The use of Giga Presses may be considered futile and ill-conceived by Tesla skeptics, but it appears that some veteran automakers are currently preparing to adopt the technology for their next generation electric vehicles. First up seems to be Volvo, which recently noted that its Torslanda factory in Sweden, one of the company’s oldest and largest plants, would be shifting to the use of megacasts within the coming years.
Similar to Tesla, which practically pioneered the use of megacasts by using them for the Model Y, Volvo would be using the massive components for its next-generation electric vehicles. In a statement to Automotive News Europe, Volvo Solution Architect Vehicle Platform Mikael Fermer remarked that the use of megacasts is one of the company’s biggest technological shifts. “This is the biggest technology shift since we switched from wood to steel (for car bodies),” Fermer said.
The Torslanda factory is one of Volvo’s most historical sites, having been opened in April 1964. The facility is expected to receive numerous changes during its transition into an electric vehicle factory. A battery assembly plant would be added to the site, which would allow the automaker to integrate battery cells and modules to the floor structures of its upcoming EVs.
Volvo’s head of engineering and operations Javier Varela noted that the shift to the use of megacasts could result in 75% time savings compared with how large aluminum body components are traditionally put together today. “You avoid the stamping and welding processes and replace them with a megacasting process that is a one-shot injection followed by some tweaks after the injection,” Varela said.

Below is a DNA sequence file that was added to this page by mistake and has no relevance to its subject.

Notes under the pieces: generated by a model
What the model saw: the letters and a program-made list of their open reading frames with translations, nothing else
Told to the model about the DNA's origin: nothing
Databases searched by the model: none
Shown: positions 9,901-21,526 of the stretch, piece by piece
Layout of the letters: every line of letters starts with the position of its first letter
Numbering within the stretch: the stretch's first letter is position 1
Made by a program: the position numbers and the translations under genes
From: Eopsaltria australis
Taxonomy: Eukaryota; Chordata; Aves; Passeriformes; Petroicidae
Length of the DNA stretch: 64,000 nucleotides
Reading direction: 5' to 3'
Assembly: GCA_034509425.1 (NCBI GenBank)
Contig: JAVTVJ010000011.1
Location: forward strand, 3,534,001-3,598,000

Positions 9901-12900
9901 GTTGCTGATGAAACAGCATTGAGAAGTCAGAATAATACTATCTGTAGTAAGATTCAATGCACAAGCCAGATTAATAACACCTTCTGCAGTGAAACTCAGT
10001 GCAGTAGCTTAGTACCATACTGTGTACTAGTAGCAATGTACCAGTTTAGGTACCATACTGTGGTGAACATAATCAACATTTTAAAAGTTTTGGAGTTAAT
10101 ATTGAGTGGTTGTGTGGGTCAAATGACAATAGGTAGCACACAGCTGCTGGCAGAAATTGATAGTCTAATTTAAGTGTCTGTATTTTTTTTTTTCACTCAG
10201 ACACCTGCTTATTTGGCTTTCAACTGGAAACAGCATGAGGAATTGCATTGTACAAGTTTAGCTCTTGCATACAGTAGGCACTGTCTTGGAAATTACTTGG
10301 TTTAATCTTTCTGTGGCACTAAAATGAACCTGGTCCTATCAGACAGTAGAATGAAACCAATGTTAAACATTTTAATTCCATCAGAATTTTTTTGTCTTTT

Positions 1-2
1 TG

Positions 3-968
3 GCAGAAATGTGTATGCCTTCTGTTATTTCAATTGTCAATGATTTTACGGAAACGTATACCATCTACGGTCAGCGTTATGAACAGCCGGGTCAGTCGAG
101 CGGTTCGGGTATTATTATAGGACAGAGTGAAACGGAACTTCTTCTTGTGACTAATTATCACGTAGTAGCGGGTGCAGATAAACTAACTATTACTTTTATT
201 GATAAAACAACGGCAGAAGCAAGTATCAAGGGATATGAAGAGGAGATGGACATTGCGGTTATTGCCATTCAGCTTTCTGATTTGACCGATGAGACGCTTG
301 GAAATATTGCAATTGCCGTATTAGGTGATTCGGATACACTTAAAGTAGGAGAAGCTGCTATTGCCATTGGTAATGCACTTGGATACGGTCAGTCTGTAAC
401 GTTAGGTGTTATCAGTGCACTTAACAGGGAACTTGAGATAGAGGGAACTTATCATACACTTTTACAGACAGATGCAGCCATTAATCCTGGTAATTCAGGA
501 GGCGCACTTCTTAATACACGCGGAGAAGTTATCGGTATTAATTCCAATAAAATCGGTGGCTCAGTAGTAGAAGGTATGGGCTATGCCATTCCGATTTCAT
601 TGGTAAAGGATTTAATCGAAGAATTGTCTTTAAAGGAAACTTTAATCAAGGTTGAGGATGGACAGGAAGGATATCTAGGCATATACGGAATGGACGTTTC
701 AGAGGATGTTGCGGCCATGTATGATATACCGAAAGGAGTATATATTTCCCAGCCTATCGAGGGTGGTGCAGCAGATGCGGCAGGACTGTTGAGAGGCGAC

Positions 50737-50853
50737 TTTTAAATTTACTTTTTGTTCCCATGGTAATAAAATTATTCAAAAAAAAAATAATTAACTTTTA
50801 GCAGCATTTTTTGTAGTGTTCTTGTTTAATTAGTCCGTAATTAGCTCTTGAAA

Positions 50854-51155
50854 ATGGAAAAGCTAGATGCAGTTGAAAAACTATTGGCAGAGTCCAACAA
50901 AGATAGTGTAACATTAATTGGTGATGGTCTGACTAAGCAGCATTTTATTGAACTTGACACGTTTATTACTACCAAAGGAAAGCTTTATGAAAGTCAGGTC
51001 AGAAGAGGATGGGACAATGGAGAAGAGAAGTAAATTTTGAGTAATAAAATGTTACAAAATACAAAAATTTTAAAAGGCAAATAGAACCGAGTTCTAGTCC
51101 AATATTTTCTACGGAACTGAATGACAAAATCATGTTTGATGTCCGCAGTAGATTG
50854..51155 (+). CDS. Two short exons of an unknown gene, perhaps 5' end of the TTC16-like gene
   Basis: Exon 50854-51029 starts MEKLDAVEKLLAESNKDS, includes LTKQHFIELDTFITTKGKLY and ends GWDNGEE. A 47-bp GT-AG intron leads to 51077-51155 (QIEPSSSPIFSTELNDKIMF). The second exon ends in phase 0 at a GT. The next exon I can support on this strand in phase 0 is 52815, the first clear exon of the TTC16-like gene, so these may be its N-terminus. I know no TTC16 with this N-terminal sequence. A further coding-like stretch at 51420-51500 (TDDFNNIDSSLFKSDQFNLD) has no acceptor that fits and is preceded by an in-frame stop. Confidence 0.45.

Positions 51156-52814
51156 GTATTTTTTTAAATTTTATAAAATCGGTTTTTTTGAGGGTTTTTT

Varela also noted that ultimately, the use of megacasted parts should allow Volvo to enjoy some sustainability benefits. “All the aluminum that you are injecting is used. You don’t have any scrap like you do with stamping,” Varela added.
While exciting, the utilization of megacasts in Volvo’s Torslanda plant is expected to start around 2025. By this time, the factory would likely also be ready to start the full production of the company’s next-generation EVs. Today, the Torslanda plant produces vehicles like the Volvo XC90 and XC60 SUVs, as well as the V90 station wagon.
Interestingly enough, it is not just Volvo that is looking to adopt megacasts in their future vehicle production. Other automakers such as German luxury car maker Mercedes-Benz is reportedly looking to utilize single-piece casts as well. Mercedes-Benz is reportedly looking to utilize megacasts to form the rear of its EQXX concept, which made its debut in Las Vegas last month during CES 2022.
Volvo is yet to announce if it is also purchasing Giga Presses from the IDRA Group, the company currently producing Tesla’s machines. That being said, the automaker did state that it was speaking with leading machine manufacturers to help the company make the switch to megacasts at the Torslanda site. No final decisions have been made yet, however, according to a Volvo spokesperson.
Volvo is looking to make half of its global vehicle sales from battery-powered cars by 2025. By 2030, the company plans to be an electric-only carmaker. To help foster and accelerate this transition, Volvo has announced investments totaling over $4 billion over the past two years.
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